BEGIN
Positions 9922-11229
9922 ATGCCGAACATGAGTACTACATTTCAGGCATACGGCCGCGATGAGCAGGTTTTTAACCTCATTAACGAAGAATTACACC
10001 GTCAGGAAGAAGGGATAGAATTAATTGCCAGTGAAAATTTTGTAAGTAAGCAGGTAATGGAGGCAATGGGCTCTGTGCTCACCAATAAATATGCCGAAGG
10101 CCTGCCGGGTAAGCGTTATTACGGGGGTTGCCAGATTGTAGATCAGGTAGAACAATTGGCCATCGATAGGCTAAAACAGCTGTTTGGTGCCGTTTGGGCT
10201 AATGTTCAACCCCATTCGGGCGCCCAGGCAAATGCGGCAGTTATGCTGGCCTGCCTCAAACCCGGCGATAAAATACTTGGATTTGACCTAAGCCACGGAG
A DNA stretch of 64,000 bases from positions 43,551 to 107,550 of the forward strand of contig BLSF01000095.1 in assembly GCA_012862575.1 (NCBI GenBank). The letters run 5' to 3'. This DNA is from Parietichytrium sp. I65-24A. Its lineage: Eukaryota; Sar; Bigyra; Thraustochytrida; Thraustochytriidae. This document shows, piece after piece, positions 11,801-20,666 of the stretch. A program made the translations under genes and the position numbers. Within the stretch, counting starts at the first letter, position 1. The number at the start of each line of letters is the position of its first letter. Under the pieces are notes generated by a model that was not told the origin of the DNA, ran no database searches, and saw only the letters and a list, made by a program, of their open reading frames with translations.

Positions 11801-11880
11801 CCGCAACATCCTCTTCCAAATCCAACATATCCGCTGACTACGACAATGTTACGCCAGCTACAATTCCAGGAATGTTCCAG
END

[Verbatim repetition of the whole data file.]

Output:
Positions 9922-11229
9922 ATGCCGAACATGAGTACTACATTTCAGGCATACGGCCGCGATGAGCAGGTTTTTAACCTCATTAACGAAGAATTACACC
10001 GTCAGGAAGAAGGGATAGAATTAATTGCCAGTGAAAATTTTGTAAGTAAGCAGGTAATGGAGGCAATGGGCTCTGTGCTCACCAATAAATATGCCGAAGG
10101 CCTGCCGGGTAAGCGTTATTACGGGGGTTGCCAGATTGTAGATCAGGTAGAACAATTGGCCATCGATAGGCTAAAACAGCTGTTTGGTGCCGTTTGGGCT
10201 AATGTTCAACCCCATTCGGGCGCCCAGGCAAATGCGGCAGTTATGCTGGCCTGCCTCAAACCCGGCGATAAAATACTTGGATTTGACCTAAGCCACGGAG
A DNA stretch of 64,000 bases from positions 43,551 to 107,550 of the forward strand of contig BLSF01000095.1 in assembly GCA_012862575.1 (NCBI GenBank). The letters run 5' to 3'. This DNA is from Parietichytrium sp. I65-24A. Its lineage: Eukaryota; Sar; Bigyra; Thraustochytrida; Thraustochytriidae. This document shows, piece after piece, positions 11,801-20,666 of the stretch. A program made the translations under genes and the position numbers. Within the stretch, counting starts at the first letter, position 1. The number at the start of each line of letters is the position of its first letter. Under the pieces are notes generated by a model that was not told the origin of the DNA, ran no database searches, and saw only the letters and a list, made by a program, of their open reading frames with translations.

Positions 11801-11880
11801 CCGCAACATCCTCTTCCAAATCCAACATATCCGCTGACTACGACAATGTTACGCCAGCTACAATTCCAGGAATGTTCCAG